In Memorium: Cory Iverson

I have struggled about what to write in this post for the last few days. I can’t do what I’m feeling justice with words, but I’m going to try.

You see, on Friday, a CalFire firefighter died battling the Thomas Fire in Southern California. His name was Cory Iverson and he was 32 years old. He leaves behind a wife, Ashley, a daughter, Evie, and his wife is pregnant with their second little girl. When I heard the news, it was like a kick to the stomach. It literally took my breath away. I called my husband (who had just come off a different fire) to see if it was someone we knew.

This is every fire wife’s worst nightmare. We send them off to far away fires, and most of the time they return home, tired, hungry, and a little smokey. But sometimes (thankfully very rarely) they don’t make it home. We try not to think about it because we’d never make it through the day if we did, but when it happens, we sit in our car and cry silent tears. Tears of sadness for the mother, the sister, the child who’s hero isn’t coming home. Tears of relief that it wasn’t ours this time. We get home and we hug our husband a little bit tighter.

When I married my husband, I was blown away at just how strong the fire family is. It’s not only a brotherhood of firefighters, but a ridiculously strong sisterhood of fire wives. We don’t know the Iversons personally, but I want to help Ashley, yet feel completely helpless. So, I’m asking you, my friends and family, to help me help Ashley. There are two things I need everyone to do:

  1. If you can, please donate to the Go Fund Me set up for Ashley and her family. Large or small, your donation will make a difference!
  2. Please share the Go Fund Me (or this blog post) with your friends.

Many streams make mighty rivers! Thank you so much for your help!

Fire On The Mountain!

As you may or may not know, here in California we’re facing an unprecedented drought. On September 9th, a small fire started just a few miles from the barn where I keep Sue. Due to severe dry conditions and very steep canyons, what is now know as the Butte Fire exploded. Over the next few days it would continuously double in size. As of right now, it’s currently sitting at 71,660 acres, with only 37% containment. There are 4,668 firefighters out there trying to stop it. It’s crossed into two counties and came within 4.5 miles of my home. My horse was evacuated on the second day.

I’ve spent the last seven days trying to decide what to take if I needed to evacuate. Obviously my small zoo would go with me (picture my little Rav4 crammed with two dogs, two cats, and two parakeets). The chickens would be freed to the wild to fend for themselves. I have some important documents, my marathon medals, my husband’s Ironman medals, and some other personal items. What else do you take? There was a moment when I just sat there paralyzed… unable to think of anything that I should pack. Thankfully, the lines have held and today we have fog.

I did have the opportunity to go out and help with some of the evacuated animals. It was heartbreaking to see the horses with phone numbers painted on their sides or hooves and turned loose, in hopes that they could outrun the fire when trailers weren’t available to get them out.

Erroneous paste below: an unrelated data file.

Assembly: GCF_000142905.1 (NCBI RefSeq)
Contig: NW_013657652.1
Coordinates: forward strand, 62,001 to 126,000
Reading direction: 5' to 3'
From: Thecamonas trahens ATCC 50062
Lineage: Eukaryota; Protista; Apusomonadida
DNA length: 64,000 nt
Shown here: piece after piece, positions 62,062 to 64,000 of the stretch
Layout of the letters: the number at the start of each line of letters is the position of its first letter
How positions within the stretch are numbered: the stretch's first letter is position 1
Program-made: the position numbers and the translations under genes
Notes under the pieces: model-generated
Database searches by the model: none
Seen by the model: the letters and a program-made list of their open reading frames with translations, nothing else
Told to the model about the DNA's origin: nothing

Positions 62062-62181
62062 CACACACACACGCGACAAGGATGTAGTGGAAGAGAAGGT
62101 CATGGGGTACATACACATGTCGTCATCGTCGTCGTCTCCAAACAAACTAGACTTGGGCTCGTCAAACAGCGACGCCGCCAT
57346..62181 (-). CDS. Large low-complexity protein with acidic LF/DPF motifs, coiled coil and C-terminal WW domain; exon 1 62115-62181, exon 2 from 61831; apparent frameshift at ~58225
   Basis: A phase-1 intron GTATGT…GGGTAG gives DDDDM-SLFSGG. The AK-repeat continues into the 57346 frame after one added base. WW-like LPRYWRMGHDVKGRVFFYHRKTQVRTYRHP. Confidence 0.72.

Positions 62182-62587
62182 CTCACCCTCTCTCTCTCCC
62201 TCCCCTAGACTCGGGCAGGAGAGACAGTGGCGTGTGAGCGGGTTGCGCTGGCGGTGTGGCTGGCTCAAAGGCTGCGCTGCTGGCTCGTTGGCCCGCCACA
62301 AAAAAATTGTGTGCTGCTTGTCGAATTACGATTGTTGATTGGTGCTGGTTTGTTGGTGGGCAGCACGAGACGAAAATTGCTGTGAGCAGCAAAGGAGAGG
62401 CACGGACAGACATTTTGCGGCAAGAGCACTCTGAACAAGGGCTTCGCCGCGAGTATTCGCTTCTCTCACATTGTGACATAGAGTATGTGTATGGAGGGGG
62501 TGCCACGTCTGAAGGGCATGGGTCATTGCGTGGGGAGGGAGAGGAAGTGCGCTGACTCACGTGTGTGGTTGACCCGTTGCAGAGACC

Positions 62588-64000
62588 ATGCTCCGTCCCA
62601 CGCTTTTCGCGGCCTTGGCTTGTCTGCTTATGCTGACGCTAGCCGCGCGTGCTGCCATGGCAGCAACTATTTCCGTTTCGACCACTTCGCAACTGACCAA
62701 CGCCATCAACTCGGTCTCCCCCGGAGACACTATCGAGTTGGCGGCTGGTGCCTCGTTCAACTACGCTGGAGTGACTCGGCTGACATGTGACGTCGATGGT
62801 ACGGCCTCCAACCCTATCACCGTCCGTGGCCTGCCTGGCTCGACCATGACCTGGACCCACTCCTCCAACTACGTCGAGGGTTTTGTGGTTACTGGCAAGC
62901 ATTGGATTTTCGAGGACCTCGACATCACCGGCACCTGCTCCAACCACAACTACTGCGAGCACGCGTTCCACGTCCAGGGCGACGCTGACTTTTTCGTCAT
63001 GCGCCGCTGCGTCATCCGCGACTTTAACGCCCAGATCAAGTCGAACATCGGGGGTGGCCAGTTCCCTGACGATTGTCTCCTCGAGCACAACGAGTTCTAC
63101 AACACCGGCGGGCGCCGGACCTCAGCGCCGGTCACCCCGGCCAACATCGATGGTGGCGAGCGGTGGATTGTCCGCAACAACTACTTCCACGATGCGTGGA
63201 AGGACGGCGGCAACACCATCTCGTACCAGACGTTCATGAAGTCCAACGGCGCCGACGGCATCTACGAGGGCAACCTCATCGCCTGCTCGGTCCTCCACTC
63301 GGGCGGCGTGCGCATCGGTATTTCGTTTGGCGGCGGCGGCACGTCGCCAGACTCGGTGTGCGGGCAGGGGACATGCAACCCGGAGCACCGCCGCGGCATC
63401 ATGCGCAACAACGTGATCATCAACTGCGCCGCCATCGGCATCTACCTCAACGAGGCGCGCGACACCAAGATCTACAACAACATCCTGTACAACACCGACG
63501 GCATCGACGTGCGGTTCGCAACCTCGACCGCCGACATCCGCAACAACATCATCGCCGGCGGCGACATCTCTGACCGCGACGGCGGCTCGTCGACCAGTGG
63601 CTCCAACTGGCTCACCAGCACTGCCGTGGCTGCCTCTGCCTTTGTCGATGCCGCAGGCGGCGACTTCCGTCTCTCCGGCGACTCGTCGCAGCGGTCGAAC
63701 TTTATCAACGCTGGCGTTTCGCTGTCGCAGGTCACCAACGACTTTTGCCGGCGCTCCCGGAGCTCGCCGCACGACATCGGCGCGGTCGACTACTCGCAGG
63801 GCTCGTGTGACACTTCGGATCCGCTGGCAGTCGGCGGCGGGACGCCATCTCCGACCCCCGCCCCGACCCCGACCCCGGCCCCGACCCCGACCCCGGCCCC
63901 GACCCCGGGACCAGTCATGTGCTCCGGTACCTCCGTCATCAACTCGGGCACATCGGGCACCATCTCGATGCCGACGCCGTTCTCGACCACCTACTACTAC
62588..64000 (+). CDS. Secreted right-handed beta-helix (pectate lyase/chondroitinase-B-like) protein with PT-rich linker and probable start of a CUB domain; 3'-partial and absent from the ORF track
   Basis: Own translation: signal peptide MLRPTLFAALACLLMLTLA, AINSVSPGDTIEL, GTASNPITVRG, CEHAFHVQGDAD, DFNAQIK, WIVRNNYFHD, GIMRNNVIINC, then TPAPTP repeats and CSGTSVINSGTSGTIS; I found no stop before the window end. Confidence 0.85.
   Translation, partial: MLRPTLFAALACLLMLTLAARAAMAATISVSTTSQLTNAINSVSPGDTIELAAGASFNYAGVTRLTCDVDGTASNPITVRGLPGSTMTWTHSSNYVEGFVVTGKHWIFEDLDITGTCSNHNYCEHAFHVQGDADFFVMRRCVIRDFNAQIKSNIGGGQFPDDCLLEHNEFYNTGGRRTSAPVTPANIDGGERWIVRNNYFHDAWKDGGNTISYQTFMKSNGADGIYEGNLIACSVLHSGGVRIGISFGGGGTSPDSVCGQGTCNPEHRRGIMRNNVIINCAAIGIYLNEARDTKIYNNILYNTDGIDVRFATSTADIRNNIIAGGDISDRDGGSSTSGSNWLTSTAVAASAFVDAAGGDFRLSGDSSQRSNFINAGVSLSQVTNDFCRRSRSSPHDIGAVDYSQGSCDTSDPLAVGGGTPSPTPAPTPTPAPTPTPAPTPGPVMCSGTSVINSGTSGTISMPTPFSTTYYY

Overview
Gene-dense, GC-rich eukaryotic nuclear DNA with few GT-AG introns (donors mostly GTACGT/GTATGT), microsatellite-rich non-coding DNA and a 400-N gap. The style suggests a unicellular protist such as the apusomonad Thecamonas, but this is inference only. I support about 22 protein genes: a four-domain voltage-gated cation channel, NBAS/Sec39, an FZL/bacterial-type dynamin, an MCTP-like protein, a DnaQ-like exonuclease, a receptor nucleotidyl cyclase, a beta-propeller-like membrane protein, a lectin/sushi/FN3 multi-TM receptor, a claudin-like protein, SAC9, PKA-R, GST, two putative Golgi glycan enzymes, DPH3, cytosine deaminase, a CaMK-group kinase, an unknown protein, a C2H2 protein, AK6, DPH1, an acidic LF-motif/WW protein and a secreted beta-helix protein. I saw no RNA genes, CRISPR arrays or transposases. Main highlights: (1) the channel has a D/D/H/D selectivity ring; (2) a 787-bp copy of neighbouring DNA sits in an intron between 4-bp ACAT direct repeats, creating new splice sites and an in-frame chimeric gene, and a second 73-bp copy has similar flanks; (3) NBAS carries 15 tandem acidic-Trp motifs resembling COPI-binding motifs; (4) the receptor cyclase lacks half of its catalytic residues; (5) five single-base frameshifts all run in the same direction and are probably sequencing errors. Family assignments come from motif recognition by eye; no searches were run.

I was amazed at my little community. I’ve always known that Amador and Calavaras counties were tight knit, but it’s been spectacular to see them come together to help each other. People drove trailers in and out of danger all night to rescue others’ animals. Strangers opened their homes to those who had lost their own. Hundreds of people reached out in any way possible to try to help their friends and neighbors. Now, “thank you firefighters” signs have started popping up everywhere – words that mean more to me now than ever.

Butte Fire 9-10-15
My Home on Day 2

I am completely amazed at the brave men and women out fighting this beast. From the firefighters on the line (my hubby included!) to the pilots of helicopters and planes (who pull of some ridiculously dangerous maneuvers), they risk everything day in and day out to try to save life and property.

Plane In The Smoke
Plane In The Smoke

So tonight before you go to bed, say a little prayer or send a happy thought into the universe, not only for the people of Amador and Calaveras counties, but for those up in Lake county who are dealing with an equally deadly fire.


Well, sadly, I’m starting Christmas off with a tragic story. Sometimes I just don’t understand people.

Firefighters responded to the scene of a fire in upstate New York this morning. When they left their vehicles to approach the fire, one or more shooters opened fire, killing two of the firefighters and injuring two others. They continued to shoot at first responders for three hours. In addition to the two lives lost, three homes burned down.

This story absolutely disgusts me. Firefighters and first responders are trained to make sure the that scene is safe before entering – but I honestly don’t see how they could have done anything differently in this situation. The details are still very sketchy around this (Have they caught the person(s)? What was the motive?), but it sounds very much like they were ambushed. I hate that people do awful things like this to our unarmed first responders. I married into a family of firefighters – brave men who head towards danger when the rest of us are running away. I just don’t understand what the motive for this could have been.

My thoughts and prayers go out to those killed and injured today.

Click here for the link to the continuing coverage at CNN.